How do I obtain my loved one's personal possessions?
All non-evidentiary items accompanying a decedent to the RCMEO, such as clothing, jewelry, etc., will be signed over to the funeral director, upon release of the body, for prompt return to the next-of-kin. The RCMEO strictly prohibits the return of notes of intent and medications.
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What types of cases fall under the jurisdiction of the Medical Examiner?
The Medical Examiner has jurisdiction and authority to investigate the death of every person dying within it's county or whose body is found in the county, as is proscribed in Article 17A § 673.
In accordance with state law, the following types of death must be reported immediately to the Office of the Medical Examiner:
- All homicides or suspected homicides.
- All suicides or suspected suicides.
- All traumatic deaths - no matter what the nature of the trauma.
- All deaths due to poisoning or suspected poisoning.
- All deaths in public places.
- All job-related deaths.
- All operative deaths or deaths associated with diagnostic or therapeutic procedures.
- All deaths due to criminal abortion or attempts at criminal abortion.
- All drug deaths, drug-related deaths, or suspected drug deaths.
- All deaths due to acute alcohol intoxication.
- All sudden deaths of apparently healthy individuals.
- All deaths of incarcerated individuals and persons in police custody.
- All suspicious deaths.
- All deaths in infants, children, the elderly, or disabled where abuse issuspected or the circumstances are not clear.
- All deaths of persons under age 30.
- All deaths where the deceased will be cremated, unembalmed or buried at sea.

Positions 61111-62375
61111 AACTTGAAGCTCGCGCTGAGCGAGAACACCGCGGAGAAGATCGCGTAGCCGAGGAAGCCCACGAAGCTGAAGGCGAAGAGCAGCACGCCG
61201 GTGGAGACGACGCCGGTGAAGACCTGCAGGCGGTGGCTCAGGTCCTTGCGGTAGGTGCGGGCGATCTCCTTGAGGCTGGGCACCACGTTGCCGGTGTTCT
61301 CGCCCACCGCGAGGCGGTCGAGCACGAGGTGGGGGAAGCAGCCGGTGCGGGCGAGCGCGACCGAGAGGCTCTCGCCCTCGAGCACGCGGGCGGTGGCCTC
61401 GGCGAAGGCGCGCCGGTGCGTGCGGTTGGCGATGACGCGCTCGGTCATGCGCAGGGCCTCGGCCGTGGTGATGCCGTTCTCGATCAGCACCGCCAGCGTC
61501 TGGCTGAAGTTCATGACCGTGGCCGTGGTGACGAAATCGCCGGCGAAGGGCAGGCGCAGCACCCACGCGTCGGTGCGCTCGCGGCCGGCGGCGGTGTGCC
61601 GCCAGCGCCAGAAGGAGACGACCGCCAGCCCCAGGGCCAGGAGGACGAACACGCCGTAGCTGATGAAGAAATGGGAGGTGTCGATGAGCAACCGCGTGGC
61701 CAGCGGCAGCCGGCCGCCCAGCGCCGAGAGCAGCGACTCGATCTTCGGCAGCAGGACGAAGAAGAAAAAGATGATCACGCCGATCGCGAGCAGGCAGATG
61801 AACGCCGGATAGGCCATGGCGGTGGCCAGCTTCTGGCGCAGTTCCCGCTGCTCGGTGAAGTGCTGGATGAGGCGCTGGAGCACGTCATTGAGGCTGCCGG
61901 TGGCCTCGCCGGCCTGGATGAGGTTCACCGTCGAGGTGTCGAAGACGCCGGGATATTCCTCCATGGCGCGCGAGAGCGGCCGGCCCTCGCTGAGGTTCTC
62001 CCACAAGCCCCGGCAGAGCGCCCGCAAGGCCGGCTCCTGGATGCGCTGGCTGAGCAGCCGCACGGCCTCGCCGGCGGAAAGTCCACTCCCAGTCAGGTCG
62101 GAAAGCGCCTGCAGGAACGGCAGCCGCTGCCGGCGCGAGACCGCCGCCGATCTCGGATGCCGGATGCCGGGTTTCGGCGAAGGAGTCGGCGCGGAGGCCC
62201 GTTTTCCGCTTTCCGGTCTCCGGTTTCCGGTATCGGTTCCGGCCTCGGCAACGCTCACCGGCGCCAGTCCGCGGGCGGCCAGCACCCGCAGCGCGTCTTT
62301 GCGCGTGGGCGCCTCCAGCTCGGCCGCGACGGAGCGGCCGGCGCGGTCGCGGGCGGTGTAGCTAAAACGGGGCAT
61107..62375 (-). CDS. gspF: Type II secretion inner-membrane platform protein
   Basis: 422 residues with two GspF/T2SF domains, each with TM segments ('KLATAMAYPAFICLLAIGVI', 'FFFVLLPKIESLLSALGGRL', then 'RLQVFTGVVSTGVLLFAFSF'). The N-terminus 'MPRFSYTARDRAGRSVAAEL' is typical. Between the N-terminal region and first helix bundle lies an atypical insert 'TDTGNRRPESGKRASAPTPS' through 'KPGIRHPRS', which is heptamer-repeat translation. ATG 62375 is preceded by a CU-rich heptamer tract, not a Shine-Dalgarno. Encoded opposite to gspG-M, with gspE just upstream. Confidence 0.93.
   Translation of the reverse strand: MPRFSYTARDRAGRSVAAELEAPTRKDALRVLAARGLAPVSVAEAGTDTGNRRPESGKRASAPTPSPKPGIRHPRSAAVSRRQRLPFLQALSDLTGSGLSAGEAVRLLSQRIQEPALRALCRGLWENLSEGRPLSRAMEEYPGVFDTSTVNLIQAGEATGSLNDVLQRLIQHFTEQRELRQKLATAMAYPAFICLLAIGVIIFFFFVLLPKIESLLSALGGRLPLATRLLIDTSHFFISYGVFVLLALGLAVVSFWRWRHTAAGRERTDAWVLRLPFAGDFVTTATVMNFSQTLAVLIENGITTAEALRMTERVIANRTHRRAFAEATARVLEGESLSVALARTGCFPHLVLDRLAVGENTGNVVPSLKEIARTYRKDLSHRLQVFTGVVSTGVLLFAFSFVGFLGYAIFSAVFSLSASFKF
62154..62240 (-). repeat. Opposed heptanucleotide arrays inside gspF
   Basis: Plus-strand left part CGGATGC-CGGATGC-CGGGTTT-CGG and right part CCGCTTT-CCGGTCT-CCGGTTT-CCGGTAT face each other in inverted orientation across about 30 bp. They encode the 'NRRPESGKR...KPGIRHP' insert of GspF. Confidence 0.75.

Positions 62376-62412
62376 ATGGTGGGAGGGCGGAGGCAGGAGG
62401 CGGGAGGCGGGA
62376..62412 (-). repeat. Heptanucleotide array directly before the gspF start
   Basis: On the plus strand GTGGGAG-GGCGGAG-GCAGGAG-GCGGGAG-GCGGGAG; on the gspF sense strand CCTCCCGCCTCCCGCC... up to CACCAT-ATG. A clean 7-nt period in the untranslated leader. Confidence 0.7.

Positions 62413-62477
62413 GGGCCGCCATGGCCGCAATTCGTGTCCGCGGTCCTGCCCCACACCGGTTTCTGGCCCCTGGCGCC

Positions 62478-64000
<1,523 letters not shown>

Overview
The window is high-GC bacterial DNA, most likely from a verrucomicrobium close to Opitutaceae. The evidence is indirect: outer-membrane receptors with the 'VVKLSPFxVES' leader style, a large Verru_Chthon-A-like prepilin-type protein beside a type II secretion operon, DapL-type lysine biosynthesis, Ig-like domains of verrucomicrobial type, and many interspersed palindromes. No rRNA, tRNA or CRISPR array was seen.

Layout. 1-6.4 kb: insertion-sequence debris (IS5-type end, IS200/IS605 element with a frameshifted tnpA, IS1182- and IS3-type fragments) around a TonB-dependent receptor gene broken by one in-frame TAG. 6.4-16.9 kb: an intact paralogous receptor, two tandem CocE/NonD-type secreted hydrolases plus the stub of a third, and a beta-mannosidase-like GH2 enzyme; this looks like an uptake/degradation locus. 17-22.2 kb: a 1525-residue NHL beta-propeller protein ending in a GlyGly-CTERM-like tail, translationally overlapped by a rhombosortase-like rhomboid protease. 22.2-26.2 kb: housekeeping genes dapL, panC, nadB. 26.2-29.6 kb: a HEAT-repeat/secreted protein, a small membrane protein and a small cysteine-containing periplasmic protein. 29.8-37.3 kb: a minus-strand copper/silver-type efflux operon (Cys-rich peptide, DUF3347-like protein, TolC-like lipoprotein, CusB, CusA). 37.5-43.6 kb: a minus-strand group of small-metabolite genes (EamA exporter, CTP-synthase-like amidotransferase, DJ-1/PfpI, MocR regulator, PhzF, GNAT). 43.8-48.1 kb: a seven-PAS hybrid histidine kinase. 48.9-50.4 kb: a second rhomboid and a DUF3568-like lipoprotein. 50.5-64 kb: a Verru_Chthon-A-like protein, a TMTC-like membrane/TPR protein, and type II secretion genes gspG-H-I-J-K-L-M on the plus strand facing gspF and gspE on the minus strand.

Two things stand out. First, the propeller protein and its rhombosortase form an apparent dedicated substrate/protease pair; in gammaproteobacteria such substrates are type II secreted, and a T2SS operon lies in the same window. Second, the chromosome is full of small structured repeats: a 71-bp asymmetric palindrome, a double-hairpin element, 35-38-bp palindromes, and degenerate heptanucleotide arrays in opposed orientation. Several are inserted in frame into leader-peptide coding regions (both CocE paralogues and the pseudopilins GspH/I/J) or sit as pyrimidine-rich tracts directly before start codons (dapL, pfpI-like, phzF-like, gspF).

- All discoveries of skeletal remains and decomposed individuals where skin changes are prominent.
- All deaths within 24 hours of admission to a hospital or nursing home.
- All fetal deaths where gestation is beyond 20 weeks or the fetal weight is greater than 350 grams.
- All institutional deaths.
- All residential deaths.
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Medicolegal Death Investigation
A Medicolegal Death Investigation is a multidisciplinary, scientific approach to investigating sudden, unnatural, unexplained and/or unattended deaths. It is a non-biased, fact-finding process, segmented into 6 stages meant to most accurately determine the mechanism, cause and manner of a death.
Three of the major components to a proper Medicolegal Death Investigation are the History, Scene Investigation and Autopsy phases. Information collected during the History and Scene Investigation phases are crucial in understanding the information that is later gained during autopsy examination. Inaccurate information leads to inaccurate results. As such, Medicolegal Death Investigators are sometimes tasked with asking questions that may be uncomfortable for family members to answer but we do this with complete professionalism and from a scientific standpoint, to provide family members with an accurate understanding of their loved one's death.
An autopsy is a post-mortem surgical examination of a decedent's body and/or remains. Autopsies are conducted by specially trained pathologists, in a suite specifically designed for post-mortem forensic examinations.
Some of the subspecialties that may be a part of a Medicolegal Death Investigation include:
- Forensic Toxicology
- Forensic Anthropology
- Forensic Dentistry
- Forensic Entomology
- Facial Reconstruction
- Forensic DNA Analysis
- Crime Scene Reconstruction
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Laura S. Carbone, M.D.
Support Staff & Services:
Medicolegal Death Investigators
Full-time & Relief
Assistant Medical Examiners
Part-time & Relief
Part-time & Relief
Laboratory Service Contracts
Board-certified Forensic Anthropologists
Board-certified Forensic Odontologist
OCME City of New York DNA Lab